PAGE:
LOUISVILLE, Ky. — A free Saturday trip to the country will net you a quick science lesson, a good cause and the beauty of nature on the wing June 25.
That’s when University of Louisville biology professor emeritus Charles Covell and other butterfly specialists will lead the annual local count for the national butterfly census. Children and adults are welcome to join the volunteer effort in the fields and woods of UofL’s Horner Wildlife Sanctuary in Oldham County.
Count leaders will teach people how to identify the butterflies they spy. The experts will supply nets but counters also can use binoculars, cameras and notebooks to gather information.
The count will be done in a specified area from 10 a.m. to 3 p.m., although volunteers are not required to stay the entire time. Covell suggests that participants wear hiking shoes, hats, long pants and long-sleeved shirts and bring lunch, water and insect repellent.
Volunteer counters of all ages should meet at 9:30 a.m. June 25 in the parking lot of Sugar Babe Antiques, 7511 Highway 329 in Crestwood, about one mile northwest of Interstate 71’s Exit 14 and about 20 miles north of Louisville.
If it rains heavily, the count will be postponed until the same time Sunday, June 26, if that day’s weather is clear.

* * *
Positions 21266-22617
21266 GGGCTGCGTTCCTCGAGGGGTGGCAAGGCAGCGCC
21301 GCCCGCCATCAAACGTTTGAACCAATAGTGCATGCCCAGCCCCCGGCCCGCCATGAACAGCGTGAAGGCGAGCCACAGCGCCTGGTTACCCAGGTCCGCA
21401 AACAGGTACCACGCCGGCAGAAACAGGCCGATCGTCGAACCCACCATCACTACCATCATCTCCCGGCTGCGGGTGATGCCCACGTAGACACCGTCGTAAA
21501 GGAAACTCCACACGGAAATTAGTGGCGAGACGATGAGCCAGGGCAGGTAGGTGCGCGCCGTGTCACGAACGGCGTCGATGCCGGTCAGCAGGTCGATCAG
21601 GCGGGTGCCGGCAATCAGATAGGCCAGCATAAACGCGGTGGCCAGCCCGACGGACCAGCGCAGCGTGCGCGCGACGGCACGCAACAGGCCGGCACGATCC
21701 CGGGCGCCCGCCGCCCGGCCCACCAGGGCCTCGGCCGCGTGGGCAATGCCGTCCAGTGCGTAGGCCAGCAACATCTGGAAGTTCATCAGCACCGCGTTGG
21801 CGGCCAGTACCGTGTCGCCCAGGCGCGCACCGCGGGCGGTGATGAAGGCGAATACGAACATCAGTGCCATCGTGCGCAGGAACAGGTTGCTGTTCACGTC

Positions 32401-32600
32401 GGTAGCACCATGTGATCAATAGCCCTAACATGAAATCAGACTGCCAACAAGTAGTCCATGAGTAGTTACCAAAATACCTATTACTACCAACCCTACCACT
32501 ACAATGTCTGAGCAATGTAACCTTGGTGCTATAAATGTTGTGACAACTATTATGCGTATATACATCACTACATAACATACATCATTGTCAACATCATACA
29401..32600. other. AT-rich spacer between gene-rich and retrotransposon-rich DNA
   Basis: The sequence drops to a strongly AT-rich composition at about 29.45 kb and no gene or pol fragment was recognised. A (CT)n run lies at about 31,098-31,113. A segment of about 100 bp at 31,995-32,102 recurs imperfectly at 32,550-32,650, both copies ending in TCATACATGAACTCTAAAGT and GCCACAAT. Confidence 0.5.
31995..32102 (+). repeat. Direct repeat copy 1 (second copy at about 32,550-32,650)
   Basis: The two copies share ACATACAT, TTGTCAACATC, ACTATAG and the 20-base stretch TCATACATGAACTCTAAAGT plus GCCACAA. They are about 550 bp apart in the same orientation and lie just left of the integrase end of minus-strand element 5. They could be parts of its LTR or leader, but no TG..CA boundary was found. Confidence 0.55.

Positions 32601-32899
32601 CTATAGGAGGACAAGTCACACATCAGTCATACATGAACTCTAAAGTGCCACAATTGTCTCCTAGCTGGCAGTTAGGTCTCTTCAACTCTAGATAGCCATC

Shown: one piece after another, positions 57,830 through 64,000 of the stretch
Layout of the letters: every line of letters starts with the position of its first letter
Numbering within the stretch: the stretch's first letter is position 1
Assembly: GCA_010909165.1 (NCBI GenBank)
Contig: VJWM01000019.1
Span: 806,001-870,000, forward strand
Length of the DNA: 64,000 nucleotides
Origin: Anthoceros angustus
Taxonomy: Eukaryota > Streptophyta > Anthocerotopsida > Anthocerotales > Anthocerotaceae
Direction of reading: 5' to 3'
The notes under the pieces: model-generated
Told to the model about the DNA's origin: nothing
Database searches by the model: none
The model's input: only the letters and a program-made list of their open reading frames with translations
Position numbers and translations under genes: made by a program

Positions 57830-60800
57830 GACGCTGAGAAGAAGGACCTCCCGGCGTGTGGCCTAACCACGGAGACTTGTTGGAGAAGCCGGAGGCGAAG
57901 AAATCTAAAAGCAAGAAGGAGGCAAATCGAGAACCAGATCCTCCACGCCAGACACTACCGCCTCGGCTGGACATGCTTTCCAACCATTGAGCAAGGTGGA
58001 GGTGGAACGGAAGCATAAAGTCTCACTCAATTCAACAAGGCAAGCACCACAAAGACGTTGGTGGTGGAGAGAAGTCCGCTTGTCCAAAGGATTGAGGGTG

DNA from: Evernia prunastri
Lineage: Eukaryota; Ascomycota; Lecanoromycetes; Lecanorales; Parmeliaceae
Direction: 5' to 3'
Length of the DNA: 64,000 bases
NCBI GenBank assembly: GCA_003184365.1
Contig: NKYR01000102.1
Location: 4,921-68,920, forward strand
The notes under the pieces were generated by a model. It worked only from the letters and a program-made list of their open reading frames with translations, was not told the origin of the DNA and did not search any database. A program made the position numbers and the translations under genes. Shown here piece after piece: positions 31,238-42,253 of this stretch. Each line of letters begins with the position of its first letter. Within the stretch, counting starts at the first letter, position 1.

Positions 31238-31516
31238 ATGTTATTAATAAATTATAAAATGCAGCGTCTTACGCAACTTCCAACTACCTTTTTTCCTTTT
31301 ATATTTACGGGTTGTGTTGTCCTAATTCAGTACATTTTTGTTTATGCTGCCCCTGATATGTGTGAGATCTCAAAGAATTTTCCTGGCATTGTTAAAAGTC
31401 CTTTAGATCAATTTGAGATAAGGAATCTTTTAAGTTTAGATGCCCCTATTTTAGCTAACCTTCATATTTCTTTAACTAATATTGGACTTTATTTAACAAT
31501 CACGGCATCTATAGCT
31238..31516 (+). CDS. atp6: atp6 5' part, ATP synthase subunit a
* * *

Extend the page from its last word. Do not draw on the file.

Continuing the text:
Last year volunteers counted 1,495 from 48 species adding to the 38-year total of 70 species with more than 32,000 butterflies tabulated. Although Covell retired in 2004 from UofL, he has continued to lead the annual local count for nearly four decades. He now works as a curator for the McGuire Center for Lepidoptera & Biodiversity in Gainesville, Fla.
Covell and Richard Henderson of Louisville co-founded the Society of Kentucky Lepidopterists for the study of butterflies and moths in 1974. Covell wrote “Butterflies and Moths of Kentucky” and the 1984 Peterson “Field Guide to Moths of Eastern North America.”
For more information, contact Covell at 352-336-0127 or email@example.com